Unfortunately, when I’d written down the address, I’d failed to note which number went with “street” and which with “avenue”. Calgary is on a very sensible (if uninspiring) grid system of streets and avenues, with suffixes of NE, NW, SE, and SW, so it’s really quite easy to figure out where you’re going.

Unless you’re an idiot.

I was hoping that the taxi driver knew what he was doing.

Synergy and Merlin (above) had both had positive things to say about Rouge, and the concierges (is that the proper plural? It looks wrong) on my floor had also been recommending it.

(Note: I really liked my concierges. After a few days they were getting used to my incessant badgering about meals, and got well into the sport of it all. The fact that they were very easy to look at had no impact upon this)

So here I was, deposited in the snow outside of a residential looking house in a part of Calgary that I never would have ventured into some 20 years ago. Mind you, it was all looking quite proper, and the area was obviously working its way upscale.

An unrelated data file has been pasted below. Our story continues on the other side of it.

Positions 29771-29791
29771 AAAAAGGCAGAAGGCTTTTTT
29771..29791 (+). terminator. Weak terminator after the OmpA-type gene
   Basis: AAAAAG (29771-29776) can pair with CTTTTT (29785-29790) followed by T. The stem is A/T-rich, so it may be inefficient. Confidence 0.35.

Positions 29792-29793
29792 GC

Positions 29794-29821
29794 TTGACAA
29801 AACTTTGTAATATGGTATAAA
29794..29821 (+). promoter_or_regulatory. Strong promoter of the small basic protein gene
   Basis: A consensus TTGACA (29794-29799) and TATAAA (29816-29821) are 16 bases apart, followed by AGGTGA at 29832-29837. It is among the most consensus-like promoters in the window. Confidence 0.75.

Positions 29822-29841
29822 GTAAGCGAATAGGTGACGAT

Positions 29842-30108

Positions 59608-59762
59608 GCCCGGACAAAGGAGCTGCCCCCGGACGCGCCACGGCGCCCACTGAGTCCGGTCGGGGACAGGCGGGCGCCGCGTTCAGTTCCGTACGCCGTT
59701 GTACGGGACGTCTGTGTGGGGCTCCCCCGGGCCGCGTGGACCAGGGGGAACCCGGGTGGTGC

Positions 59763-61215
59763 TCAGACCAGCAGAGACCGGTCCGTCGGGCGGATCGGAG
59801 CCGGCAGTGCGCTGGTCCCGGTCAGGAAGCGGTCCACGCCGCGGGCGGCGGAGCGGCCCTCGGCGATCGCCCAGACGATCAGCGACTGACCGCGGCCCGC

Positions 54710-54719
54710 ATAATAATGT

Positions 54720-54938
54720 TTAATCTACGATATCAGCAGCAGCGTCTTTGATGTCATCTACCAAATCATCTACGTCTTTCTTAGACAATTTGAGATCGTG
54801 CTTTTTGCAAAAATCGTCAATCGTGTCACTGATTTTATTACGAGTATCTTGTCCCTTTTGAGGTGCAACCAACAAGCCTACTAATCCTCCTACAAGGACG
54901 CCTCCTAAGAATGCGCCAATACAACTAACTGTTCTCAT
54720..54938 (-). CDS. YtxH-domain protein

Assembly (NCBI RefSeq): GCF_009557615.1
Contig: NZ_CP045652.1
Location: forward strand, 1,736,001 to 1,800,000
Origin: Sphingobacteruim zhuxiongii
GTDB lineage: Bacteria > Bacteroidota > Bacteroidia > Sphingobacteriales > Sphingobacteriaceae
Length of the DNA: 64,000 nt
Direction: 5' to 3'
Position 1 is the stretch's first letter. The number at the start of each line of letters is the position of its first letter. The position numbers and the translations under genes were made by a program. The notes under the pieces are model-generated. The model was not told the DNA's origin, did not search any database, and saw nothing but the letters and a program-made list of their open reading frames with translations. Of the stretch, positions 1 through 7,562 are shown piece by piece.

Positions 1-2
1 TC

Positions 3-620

Inside, in the hallway/reception, things were abustle with people being directed to this party or that party, and others asking questions about gift certificates and other such things. The young lady at the desk asked me which party I was with, and I cheerfully answered with “None!” and then gave my name. She knew who I was right away. I suspect that lone diners aren’t so common as one might expect. She did compliment my coat, with its antique lable, so my mother must be proud. She said she’d seen a number of these nowadays, the fashion coming back. Myself, I associate them more with gentlemen fond of wine in paper bags, but that’s just me….

I took at table in a small room on the side that looked out over the snow covered garden. I take it that they grow a lot of their own material here, and I wondered as to the best month to be eating. But I shouldn’t downplay winter - there are worse ways to spend your time than watching the snow on the open ground, and if that meant that some of the ingredients might not be as ultra-fresh, then so be it.

The house is very much a house. The rooms have been opened up a bit, but renovation is constrained by the heritage listing (which is what, in part, makes this 1891 landmark so pleasant). The colour scheme is one of strong solid colours and dark wood, setting off the table cloths which are, of course, rouge.